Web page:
A. I have a real passion for odd time playing through my love of 70s prog rock particularly, but what really impresses me from guys like Eric Harland, Ari Hoenig and this drummer called Gavin Harrison, is how they can navigate these odd times with such flow and ease. As well as this, they never let what they’re doing get in the way of the groove and the overall musicality of the tune. Ari is certainly one of my favourite players he has such control over the drum set that he can essentially play anything he wants! But also understands that sometimes, laying back on the groove, whether it be swing or more contemporary stuff, can be all that’s necessary for a tune to become perfection. All of these great players also have a wide knowledge of the greats that have come before them, and I’m finally starting to understand the importance of this too.
Q. Where to from here?
A. Hopefully another Alan Brown album! I know Alan’s really passionate about trying to get some international gigs under our belt so that will be exciting if we get some dates lined up. I’m also keeping busy with Batucada Sound Machine, and we’re looking ahead to our European summer tour… I’m also involved in a project with the APO for a concert they’re doing in May, which should be good fun! Lots of work to do for all those things though so I’d better get practicing.
Lastly I interviewed David Hodkinson about his role on bass
I thought that I would ask a few of the other band members questions as well. The newest member of the lineup is David Hodkinson who plays electric bass. The original BTS album had Marika Hodgson on it and she had quite a following as her intense goove lines were compelling. David has seemlessly stepped into the role which was big ask and so I asked him what that was like.
Q. David, I am impressed by how you handle your bass duties in this band. How are you enjoying playing with an Alan Brown band?
A. I am really loving being a part of this group, the combination of a strong groove, interesting harmony, and odd meters make it fun on many levels! Also I consider these guys a ‘dream team‘ to play with, I have a huge amount of respect for them.
Q. How did that happen. Were you recommended by a friend, apply or were you approached directly?
A. I have known Alan for some time now, through University and playing with Trudy Lile/Mojave when he had filled in. I met Andy and Jono whilst studying too, and played in Andy’s Masters Combo. I was very excited when Alan approached me to be a part of it.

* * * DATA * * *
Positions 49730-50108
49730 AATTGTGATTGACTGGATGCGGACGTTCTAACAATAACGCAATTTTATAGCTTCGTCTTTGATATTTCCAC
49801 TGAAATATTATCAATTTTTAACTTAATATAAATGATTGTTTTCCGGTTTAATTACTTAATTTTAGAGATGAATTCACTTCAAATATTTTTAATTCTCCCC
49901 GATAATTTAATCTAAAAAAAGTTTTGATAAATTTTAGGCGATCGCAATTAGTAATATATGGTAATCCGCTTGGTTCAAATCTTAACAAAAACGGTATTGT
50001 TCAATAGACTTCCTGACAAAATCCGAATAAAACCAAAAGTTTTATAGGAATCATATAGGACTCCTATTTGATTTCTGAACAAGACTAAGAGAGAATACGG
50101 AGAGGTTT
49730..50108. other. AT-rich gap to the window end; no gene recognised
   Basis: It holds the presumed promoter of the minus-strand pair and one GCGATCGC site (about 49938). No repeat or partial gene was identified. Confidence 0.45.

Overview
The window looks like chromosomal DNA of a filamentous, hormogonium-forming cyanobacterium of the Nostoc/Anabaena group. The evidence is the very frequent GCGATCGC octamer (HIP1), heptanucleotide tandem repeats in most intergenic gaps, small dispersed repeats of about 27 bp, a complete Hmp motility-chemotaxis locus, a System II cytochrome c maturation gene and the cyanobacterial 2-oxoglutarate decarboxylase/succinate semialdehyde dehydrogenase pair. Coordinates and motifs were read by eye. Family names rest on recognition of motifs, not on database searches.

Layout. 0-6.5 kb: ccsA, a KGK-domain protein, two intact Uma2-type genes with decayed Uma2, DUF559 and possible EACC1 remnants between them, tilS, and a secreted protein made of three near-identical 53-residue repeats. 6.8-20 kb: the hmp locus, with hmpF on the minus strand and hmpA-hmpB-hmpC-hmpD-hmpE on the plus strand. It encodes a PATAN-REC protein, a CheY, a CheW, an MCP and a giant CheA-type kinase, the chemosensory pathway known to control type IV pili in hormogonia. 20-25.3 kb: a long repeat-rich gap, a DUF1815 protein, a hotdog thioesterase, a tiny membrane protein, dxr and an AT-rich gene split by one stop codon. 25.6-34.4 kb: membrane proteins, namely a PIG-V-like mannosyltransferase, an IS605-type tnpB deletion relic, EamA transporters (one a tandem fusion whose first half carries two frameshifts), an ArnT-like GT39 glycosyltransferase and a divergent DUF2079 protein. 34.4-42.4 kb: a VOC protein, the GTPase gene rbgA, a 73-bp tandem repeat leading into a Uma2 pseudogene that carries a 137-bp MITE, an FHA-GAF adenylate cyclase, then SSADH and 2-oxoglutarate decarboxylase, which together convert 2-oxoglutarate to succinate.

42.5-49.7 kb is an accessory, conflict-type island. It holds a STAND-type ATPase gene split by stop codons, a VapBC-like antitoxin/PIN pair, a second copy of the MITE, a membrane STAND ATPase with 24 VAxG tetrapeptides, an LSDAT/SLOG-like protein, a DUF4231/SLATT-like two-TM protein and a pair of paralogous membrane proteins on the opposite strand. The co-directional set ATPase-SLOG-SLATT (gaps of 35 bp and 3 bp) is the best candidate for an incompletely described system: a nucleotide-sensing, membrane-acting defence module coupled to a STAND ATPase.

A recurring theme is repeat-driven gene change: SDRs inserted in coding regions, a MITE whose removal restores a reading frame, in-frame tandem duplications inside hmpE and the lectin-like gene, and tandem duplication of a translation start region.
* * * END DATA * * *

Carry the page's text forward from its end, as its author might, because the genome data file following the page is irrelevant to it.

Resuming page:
Q. Tell a me a little about who impresses you most and your influences.
A. I am a big fan of Juan Nelson from Ben Harpers ‘Innocent Criminals’ band, also players like Bakithi Kumalo from the Graceland album, and Incognito. A big thing for me in regards to musicians is what kind of person they are, I would rather work with an absolute beginner with a good attitude than the opposite.
As far as influences go, I grew up playing Jamiroquai, Red Hot Chilli Peppers, Rage Against the Machine, and then it was really Paul Norman who introduced me to jazz/funk. I credit Paul as the biggest influence in my musical life. I was lucky enough to go through Avondale College and witness players like Ben Turua, and have Max Stowers as my tutor, so I was very fortunate.
Q. I watched you play those bass groove lines once when you had no drummer in the Alan Brown band. That is a lot of weight to fall on a bass players shoulders. Was that a challenge?
A. It wasn’t really a challenge, just a shift in method. I try to get the pulse in my body through movement, which can then give me the seperation mentally to process it in the same way as if there was a drummer, good fun!
Q. Where to from here?
A. Well I’ve bought some pedals so have been enjoying experimenting with different sounds. I play in the bands dDub, and Spiral as well so I am quite content at the moment. I have also been enjoying playing double bass again so I would like to do more of that in the future.
I would like to thank Alan Brown and his band for their indulgence with this. I believe it to have been an incredibly worthwhile exercise as it gives insights into an important aspect of music within the Auckland Jazz spectrum. Sadly Andy Smith was out of town but his contribution is considerable and acknowledged here.
Interview with Alan Brown: Leader, Composer Jazz/Groove Musician
Alan, thank you for agreeing to this interview – On behalf of Jazz Local 32 I would like to gain a few insights into your music and your primary influences.